There are several misconceptions out there regarding estate planning. Many Americans see it as a painful and very costly process when in reality, it's only painful and costly for loved ones left behind if one doesn't have a simple and effective estate plan when one dies. A recent study shows that 44 percent of people between the ages of 45 and 64 do not have a will. Most Americans would rather not think of planning for their demise but for a Seattle woman, this prevalent attitude cost her dearly after her husband was killed prematurely in a biking accident.
Losing a loved one is something we must all face in life. Whether it's a friend, family member or an admired idol, death is inevitable and can be very painful, if not torturous to countless Seattle residents. When our loved ones die, their assets are often distributed among close family members and friends through wills or trusts. But what happens to the deceased's digital property, such as their Facebook accounts? Many people are finding themselves in a bit of a legal gray area when it comes to accessing the deceased's digital assets.
As readers in the Seattle area may know, the current gift tax exemption stands to expire at the end of the year, and so far, Congress has shown no particular interest in acting to maintain the current exemption level. Estate planning professionals have been urging people to consider their options for taking advantage of the exemption before the end of the year, but business owners need to act sooner than others to make sure not to miss out on potential inheritance tax advantages while they last.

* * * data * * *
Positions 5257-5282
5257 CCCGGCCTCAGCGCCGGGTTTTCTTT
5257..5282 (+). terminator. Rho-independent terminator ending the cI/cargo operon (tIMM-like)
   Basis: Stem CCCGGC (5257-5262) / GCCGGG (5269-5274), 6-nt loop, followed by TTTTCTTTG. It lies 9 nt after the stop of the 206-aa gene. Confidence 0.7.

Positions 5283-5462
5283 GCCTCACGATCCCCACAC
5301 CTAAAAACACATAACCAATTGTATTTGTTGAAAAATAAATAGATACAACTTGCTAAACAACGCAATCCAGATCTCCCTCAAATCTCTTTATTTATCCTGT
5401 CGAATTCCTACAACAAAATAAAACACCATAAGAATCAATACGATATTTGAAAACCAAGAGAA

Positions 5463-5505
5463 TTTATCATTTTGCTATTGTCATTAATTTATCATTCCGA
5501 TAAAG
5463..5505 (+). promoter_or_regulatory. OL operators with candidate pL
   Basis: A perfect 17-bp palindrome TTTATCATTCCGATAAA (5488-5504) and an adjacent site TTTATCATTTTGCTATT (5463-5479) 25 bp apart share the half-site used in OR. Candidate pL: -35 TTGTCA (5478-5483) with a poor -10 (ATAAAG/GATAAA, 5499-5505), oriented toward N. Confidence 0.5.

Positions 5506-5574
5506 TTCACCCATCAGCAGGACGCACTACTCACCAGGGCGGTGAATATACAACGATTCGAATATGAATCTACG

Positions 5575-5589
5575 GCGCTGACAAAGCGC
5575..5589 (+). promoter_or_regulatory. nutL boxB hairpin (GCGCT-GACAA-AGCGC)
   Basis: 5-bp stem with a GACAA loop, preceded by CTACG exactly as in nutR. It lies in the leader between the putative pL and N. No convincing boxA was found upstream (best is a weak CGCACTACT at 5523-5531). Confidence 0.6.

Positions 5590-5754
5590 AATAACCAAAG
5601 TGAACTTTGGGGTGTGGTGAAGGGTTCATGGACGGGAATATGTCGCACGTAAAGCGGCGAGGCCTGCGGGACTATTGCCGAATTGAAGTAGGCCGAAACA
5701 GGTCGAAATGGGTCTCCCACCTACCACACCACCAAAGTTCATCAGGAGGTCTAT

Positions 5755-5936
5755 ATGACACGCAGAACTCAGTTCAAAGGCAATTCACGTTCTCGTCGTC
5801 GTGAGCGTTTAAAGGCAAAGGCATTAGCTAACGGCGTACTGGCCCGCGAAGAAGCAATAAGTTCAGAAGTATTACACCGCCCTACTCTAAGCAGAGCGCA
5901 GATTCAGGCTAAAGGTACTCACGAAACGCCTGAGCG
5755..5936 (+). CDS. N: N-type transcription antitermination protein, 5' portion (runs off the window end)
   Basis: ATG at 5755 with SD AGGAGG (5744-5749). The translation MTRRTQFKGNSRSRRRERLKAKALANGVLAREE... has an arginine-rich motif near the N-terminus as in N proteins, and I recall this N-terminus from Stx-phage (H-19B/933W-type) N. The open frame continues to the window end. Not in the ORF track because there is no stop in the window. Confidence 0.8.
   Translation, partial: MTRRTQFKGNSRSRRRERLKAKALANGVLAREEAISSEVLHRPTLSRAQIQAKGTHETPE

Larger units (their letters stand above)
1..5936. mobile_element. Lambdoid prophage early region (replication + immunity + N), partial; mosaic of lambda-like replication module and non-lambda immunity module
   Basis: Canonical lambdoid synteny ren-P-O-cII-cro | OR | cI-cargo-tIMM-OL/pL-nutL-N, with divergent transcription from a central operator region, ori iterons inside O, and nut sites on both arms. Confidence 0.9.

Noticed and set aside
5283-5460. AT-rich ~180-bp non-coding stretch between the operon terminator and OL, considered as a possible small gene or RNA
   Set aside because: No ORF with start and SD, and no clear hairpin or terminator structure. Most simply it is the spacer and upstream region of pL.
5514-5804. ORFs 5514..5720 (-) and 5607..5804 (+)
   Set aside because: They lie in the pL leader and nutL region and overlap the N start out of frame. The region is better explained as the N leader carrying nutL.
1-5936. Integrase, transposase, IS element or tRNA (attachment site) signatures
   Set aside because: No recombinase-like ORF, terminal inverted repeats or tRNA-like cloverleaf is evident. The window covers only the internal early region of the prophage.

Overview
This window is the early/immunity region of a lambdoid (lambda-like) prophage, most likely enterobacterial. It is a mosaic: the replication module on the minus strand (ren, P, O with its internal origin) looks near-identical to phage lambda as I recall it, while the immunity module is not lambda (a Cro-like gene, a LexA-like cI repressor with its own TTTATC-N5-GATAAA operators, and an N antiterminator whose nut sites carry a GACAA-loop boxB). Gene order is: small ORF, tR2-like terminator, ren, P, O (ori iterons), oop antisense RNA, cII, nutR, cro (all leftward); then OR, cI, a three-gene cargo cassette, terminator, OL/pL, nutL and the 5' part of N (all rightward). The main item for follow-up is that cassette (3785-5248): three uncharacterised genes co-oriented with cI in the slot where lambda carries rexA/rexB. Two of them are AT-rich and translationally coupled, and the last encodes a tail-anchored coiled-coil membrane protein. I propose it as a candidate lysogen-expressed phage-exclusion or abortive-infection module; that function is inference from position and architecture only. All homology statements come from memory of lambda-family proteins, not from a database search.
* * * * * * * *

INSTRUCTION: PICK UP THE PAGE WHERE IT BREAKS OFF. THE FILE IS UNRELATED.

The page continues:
Many readers in Kent may have thought about different estate planning options but have not yet taken the steps necessary to prepare their estates for inheritance.
Any Kent resident who has served as the guardian for a vulnerable child knows that the challenges of caring for a loved one do not end with the establishment of legal guardianship. As one father recently discovered, the difficult decisions that need to be made in the scope of everyday care can sometimes distract a guardian from big-picture issues that may arise long after legal intervention because of incapacity. Every guardian needs to remember that resources are available to help you through a trying time.
The Seattle area hosts a diverse population representing a wide variety of religious backgrounds. As upcoming generations face increasing exposure to a range of ideologies, parents may encounter concerns that their spiritual traditions will not be carried on by their children.
Readers in the Seattle area have undoubtedly heard a litany of disturbing tales involving identity theft. What readers may not realize is that estate planning provides a good opportunity to protect against identity theft after death.